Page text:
Proof and Provision, the new basement hot spot in the Georgian Terrace Hotel, opened softly Friday. Eater checked in with P&P Executive Chef Zeb Stevenson for the details on this "come as you are" bar, including the thought process behind putting chicken liver mousse on the menu.
What was your inspiration for the P&P menu?
The original seed was planted a few years back when my wife and I were vacationing in Barcelona. We ate at Inopia (which is now inexplicably closed) and had a really amazing and memorable time. What struck me the most about the experience was that the offerings were not any different from what you could find at any tapas joint in the city, the difference was in the commitment to quality of ingredients and technique. I became very inspired by the thought of crafting an American version of this no-nonsense (or perhaps pretense would be a better word) food where I could put the emphasis wholly on quality, give the ego a rest and derive satisfaction from making people happy.
Some of the menu items are quite unique for a bar. How did you decide what to offer?
I decided to ignore the rules as much as possible and to let the menu originate from foods that I feel connected to. I’ve left pieces of myself all over this menu from homages to my mentors, to a roast beef sandwich in honor of my wife and a sandwich that helps me relive breakfast in the English countryside. I wanted to offer a menu that’s driven by personality and not formula.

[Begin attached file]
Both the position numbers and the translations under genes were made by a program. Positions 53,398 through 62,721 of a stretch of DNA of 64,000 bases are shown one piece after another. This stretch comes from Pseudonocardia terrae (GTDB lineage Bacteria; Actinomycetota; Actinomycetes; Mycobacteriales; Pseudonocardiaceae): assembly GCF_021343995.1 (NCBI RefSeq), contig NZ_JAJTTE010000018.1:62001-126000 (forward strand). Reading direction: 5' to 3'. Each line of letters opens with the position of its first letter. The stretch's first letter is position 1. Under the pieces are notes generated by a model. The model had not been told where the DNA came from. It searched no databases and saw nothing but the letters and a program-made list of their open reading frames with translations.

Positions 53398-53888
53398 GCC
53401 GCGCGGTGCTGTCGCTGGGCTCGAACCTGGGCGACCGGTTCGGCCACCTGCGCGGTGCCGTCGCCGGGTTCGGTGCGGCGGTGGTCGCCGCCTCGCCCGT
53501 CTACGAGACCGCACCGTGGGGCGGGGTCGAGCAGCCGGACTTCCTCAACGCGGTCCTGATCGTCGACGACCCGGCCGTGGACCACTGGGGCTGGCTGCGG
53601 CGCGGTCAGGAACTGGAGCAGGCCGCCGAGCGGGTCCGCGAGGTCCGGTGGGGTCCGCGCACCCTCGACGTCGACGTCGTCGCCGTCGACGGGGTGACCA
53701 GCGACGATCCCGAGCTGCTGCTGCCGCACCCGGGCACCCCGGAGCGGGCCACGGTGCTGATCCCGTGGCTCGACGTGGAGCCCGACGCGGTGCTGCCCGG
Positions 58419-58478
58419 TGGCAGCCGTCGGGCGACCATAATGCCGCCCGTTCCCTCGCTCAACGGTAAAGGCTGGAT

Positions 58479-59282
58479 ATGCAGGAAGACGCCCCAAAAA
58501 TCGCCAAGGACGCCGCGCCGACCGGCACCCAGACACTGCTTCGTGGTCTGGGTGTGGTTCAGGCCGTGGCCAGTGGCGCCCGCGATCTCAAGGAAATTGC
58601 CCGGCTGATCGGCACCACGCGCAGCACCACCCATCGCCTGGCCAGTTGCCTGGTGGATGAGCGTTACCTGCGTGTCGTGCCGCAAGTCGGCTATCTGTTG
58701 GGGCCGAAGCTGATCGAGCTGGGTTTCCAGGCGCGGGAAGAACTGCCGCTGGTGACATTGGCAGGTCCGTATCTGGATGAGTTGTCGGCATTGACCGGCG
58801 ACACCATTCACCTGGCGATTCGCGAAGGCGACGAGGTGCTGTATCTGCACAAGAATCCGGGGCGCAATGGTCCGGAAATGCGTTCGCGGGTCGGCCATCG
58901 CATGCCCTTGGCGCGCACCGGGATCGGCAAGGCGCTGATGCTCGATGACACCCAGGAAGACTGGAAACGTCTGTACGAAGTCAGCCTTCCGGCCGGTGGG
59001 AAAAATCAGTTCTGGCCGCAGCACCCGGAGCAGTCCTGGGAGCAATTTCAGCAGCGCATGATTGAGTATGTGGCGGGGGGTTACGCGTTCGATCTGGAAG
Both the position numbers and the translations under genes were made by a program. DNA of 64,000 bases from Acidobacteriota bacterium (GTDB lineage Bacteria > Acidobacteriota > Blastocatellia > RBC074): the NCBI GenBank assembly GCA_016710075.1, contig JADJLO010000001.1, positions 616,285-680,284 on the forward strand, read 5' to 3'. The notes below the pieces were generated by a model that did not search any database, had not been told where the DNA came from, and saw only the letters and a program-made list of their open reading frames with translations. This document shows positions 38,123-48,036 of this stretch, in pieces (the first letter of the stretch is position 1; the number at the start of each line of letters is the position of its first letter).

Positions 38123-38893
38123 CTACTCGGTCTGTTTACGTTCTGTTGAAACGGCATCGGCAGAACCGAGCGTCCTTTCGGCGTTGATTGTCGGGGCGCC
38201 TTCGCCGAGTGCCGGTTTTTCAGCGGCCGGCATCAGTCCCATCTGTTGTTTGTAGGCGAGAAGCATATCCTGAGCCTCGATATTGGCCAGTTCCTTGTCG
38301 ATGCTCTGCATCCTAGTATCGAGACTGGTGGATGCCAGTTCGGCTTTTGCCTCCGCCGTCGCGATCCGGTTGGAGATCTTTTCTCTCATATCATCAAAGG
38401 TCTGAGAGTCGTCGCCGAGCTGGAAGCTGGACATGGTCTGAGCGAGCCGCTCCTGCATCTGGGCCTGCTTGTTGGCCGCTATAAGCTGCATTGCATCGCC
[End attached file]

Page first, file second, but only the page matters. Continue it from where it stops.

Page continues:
Livingston has a popular after-a-show-at-The-Fox bar, as do Publik and Baraonda. Why would we need yet another bar in this area?
Each of those establishments is different from the others and fits its own niche. Proof and Provision does the same thing. We let the space itself be our guide in concept and design. What we arrived at was a smart, fun neighborhood bar that serves not only the needs of the hotel and the volume of the Fox, but also the desire of those who live close by to have a “come as you are” place to hang out.
What's the inspiration behind the drinks?
Nate Shuman is a passionate and devilishly creative mixologist. He and I have similar creative processes and a real synergy. He crafts cocktails from a place that emphasizes balance, texture and aroma. His excitement is palpable and contagious.
How does your food pair with the drinks?
We’ve tasted each item we’ve broken down its characteristics and played a kind of “point: counterpoint” with each. If an item is rich in fat, high in umami and mellow in aromatics like “chef Z’s Grilled Cheese” we look for ways to both highlight and counter all of those qualities without dominating or disguising. It’s challenging, but it keeps the dialogue open and really reinforces the staff’s knowledge of the offerings.